Cold brew — the less acidic and more slowly steeped sibling of iced coffee — has become widely popular over the past few years. Many coffee chains, including Starbucks and even Dunkin' Donuts, have started serving their own cold brew, even going so far as to inject the brew with nitrogen for an extra kick.
Behind every $3-4 cup, there's a long process that usually involves soaking grounds in lukewarm or cold water for 10 to 16 hours. That brewing process can be done by placing a nut bag in a pitcher or using a big toddy system, but neither of those are particularly portable.
If you're looking for a cold brew maker that you can keep in an office kitchen or shared fridge (without feeling obstructive), a newly released brewing device called the Dripo takes up the same space as a tall Thermos.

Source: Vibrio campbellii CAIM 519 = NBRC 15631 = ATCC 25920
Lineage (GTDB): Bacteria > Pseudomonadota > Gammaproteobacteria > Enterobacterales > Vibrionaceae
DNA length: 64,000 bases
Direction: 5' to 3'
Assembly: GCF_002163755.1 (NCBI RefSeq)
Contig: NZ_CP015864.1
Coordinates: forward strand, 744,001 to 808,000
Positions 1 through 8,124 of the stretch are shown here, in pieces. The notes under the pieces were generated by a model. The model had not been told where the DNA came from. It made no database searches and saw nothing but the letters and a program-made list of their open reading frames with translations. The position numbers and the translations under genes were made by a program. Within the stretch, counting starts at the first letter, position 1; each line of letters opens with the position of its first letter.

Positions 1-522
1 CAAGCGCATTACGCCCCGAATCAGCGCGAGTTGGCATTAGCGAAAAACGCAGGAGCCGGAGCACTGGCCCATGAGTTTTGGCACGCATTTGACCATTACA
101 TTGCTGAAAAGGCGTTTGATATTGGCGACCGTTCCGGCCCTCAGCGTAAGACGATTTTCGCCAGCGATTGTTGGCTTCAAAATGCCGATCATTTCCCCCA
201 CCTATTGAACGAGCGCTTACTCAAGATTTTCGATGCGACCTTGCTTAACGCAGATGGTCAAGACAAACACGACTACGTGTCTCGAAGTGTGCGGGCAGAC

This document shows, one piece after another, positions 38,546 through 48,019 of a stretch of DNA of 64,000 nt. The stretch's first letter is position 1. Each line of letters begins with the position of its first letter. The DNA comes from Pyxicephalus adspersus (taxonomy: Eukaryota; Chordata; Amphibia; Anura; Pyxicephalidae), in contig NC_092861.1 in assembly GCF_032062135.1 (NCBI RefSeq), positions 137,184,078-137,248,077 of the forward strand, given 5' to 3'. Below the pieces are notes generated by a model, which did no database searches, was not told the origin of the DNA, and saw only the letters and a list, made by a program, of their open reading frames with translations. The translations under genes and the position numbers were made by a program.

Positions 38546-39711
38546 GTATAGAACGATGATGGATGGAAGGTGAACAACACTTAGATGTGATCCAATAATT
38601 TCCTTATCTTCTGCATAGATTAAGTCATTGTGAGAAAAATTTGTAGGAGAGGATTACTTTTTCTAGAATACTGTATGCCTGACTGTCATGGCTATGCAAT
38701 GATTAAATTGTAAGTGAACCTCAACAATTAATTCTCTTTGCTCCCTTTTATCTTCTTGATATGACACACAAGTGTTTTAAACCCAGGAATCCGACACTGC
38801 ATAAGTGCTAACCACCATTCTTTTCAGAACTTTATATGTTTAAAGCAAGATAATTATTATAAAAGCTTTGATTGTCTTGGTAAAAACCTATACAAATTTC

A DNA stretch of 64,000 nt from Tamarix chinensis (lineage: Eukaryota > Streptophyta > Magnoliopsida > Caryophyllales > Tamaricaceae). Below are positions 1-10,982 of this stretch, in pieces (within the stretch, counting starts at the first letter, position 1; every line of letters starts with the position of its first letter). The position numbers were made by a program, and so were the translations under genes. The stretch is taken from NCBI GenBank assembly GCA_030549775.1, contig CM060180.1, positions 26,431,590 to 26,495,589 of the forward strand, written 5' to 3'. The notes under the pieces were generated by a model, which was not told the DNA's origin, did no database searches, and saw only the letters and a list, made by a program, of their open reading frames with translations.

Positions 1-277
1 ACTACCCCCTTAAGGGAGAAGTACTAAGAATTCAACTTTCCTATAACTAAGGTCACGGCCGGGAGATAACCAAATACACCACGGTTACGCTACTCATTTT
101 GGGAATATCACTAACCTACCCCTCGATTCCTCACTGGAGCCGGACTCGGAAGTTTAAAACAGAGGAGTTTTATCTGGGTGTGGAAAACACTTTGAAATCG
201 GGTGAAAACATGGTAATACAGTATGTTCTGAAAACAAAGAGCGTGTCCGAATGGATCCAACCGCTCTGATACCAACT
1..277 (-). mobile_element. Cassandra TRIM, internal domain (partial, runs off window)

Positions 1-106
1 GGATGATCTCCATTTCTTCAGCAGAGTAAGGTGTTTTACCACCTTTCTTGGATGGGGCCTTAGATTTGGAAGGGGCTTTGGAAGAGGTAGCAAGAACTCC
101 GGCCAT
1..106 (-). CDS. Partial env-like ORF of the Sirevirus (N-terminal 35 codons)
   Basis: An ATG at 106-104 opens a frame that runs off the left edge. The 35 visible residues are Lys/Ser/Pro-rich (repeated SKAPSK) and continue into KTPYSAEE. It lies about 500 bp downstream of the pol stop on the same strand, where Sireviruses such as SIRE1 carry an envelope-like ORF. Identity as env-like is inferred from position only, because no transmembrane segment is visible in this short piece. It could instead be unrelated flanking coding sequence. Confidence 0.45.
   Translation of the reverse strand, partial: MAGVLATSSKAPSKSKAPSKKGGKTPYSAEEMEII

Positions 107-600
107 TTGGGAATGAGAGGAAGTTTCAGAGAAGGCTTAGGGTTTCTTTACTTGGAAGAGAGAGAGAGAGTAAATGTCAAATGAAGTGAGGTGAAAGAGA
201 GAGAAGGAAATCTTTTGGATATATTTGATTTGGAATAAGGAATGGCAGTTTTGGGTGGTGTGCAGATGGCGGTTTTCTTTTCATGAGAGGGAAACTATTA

The three-part cold brew coffee maker was released in July, and measures around 16 inches tall. It costs a reasonable $29.95 on Amazon. Here's how it works.
Instead of submerging the grounds in water as most cold brew kits do, the Dripo works by slowly dripping water on top of the grounds. This saturates the grounds so the coffee drains drop by drop into the cup below. It's a technique that's been used for a while, though rarely on such a small scale.
The Dripo comes in three parts. You fill the reservoir on top with lukewarm or cold water. Coffee grounds go in the middle chamber, which holds a stainless steel filter, and the mug on the bottom catches the brewed coffee.
The Dripo's coffee chamber has markings to help you measure the right amount of grounds. Dripo recommends using 30 grams.
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